Source: Whole Foods

Whole Foods Market (NASDAQ:WFM), known for  premium natural foods sold in more than 400 stores in North America and the U.K., has had a tough year. Increased competition from companies like The Kroger Co. and Wal-Mart has led to disappointing revenue and profit growth for Whole Foods.

Then, in the most recent quarter reported, the company was able to beat analyst expectations and show rising revenue and profits once again. Investors are wondering if this quarter is the start of the company's turnaround. Whole Foods CEO John Mackey said in the earnings release that "collectively, our efforts have led to extremely high team member morale, heightened brand visibility and positive sales momentum." Let's look at these three things and how they might help drive future growth.

1. Extremely high team member morale
Whole Foods has long made its mark in the U.S. workforce as a company that treats its employees better in terms of pay, benefits, and opportunity for advancement, all without any union involvement. "What makes us a successful company is our 80,000 team members who demonstrate their passion and dedication to the company's mission each and every day," Co-CEO Walter Robb says on the company's website.

Whole Foods employees. Image:

The company's employee-focus seems to be working, as Whole Foods has consistently made Fortune Magazine's list of top places to work since 1998. And now it's this happy and motivated workforce that Mackey is saying will help his company to thrive long term.

Valuing employees and treating them well will be an important component in the company's new branding initiative under the mantra "Value Matters." With this culture and the new branding initiative, with its message of value for money and confidence in where food comes from, it will be important for Whole Foods employees to lead the way through interacting with customers.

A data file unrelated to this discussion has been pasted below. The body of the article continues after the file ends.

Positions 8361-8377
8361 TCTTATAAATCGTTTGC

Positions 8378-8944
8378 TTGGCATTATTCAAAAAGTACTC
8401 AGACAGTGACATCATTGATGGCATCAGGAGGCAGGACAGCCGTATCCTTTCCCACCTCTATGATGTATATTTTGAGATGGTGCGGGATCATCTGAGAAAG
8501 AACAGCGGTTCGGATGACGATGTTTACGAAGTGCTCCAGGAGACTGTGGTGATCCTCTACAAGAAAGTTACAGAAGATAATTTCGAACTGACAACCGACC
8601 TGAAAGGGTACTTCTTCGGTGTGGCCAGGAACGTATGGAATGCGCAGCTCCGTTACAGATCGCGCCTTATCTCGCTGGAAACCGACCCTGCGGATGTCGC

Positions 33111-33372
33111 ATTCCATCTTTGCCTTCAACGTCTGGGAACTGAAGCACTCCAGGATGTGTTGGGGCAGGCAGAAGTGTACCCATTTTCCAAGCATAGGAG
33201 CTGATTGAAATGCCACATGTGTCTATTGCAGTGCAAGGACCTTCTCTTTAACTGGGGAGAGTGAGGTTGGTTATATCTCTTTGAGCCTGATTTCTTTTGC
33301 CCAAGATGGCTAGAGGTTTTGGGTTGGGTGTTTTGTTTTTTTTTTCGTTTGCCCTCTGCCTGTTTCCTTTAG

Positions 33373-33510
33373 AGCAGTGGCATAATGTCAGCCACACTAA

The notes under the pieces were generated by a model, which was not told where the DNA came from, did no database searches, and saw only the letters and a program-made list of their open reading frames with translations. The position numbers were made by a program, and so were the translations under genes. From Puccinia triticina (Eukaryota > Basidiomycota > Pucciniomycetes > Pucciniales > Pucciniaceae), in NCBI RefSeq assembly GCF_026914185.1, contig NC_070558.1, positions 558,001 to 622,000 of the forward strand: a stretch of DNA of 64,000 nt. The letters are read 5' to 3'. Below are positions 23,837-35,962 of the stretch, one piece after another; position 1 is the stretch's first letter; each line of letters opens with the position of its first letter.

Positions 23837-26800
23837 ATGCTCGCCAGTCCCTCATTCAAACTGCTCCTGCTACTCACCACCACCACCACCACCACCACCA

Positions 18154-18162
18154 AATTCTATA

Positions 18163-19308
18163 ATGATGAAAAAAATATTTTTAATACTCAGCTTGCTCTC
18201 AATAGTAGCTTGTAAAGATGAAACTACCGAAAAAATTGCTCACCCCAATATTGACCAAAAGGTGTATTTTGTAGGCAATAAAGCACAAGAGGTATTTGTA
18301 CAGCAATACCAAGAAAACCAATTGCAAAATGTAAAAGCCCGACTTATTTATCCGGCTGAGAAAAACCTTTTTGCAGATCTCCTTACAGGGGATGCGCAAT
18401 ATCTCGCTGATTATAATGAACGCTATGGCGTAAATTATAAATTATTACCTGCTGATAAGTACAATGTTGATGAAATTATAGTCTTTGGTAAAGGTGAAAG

2. Heightened brand visibility
Whole Foods has taken branding to a new level with its attempt to make a mass market grocery store appear not only local and natural, but also to show the company's core values. 

Whole Foods is taking its branding further with its first national brand campaign, launched last month, to "highlight quality standards and core values of 'America’s Healthiest Grocery Store.' " The VP running this campaign, Jeannine D'Addario, said that "Whole Foods Market has been subtly telling our story for decades, and now is the time to overtly communicate what we've spent more than 35 years creating as change agents in the food world."

Innovating branding has so far been a good strategy for Whole Foods, and Robb attributes much of the recent performance of new stores to brand visibility. He said in the recent quarterly release: "As we accelerate our growth, we are evolving and differentiating our shopping experience faster than ever before. Our leadership in retail innovation is one of our many competitive advantages, and it is exciting to see our new stores from Palm Desert, California to Toronto, Canada perform so well."

3. Positive sales momentum
The important question for investors now is: Are these employee-focused and brand awareness initiatives working? For the past few quarters, the company has posted lackluster numbers as it struggled to hold market share and same-store sales in the face of competition from other mainstream grocery chains that are also seeking to get in on the natural and organic food trend.

However, for the quarter ended Sept. 28, Mackey says that "positive sales momentum" is the reason the company was able to report a 5.8% increase in Q4 earnings year over year. Q4 comparable-store sales growth clocked in at 3.1%. For the quarter the company's revenues were a record $3.3 billion, up more than 9% year over year. Management has forecast around 9% sales growth in 2015.

Is it time to buy Whole Foods stock?
Shares of WFM were down around 30% in 2014 before Q4 earnings were announced on Nov. 5, from around $57 at the end of last year to just under $40 at market close Nov. 5. Following the positive earnings report, the price is picking back up and it's now around 47. With a P/E just above 30, the stock is still not cheap compared to the industry average of 23 times earnings and competitor Kroger at just 19 times earnings.
With only one quarter of rising earnings following multiple quarters of disappointing results, it may be a little early to call this the turnaround that investors have been waiting for. Yet if you believe the three areas Mackey highlighted -- team members' morale, the company's brand power, and current sales momentum -- are enough to drive the company to strong earnings in 2015 and beyond, this may be a good time to pick up Whole Foods at a value near to where shares were at the start of the year.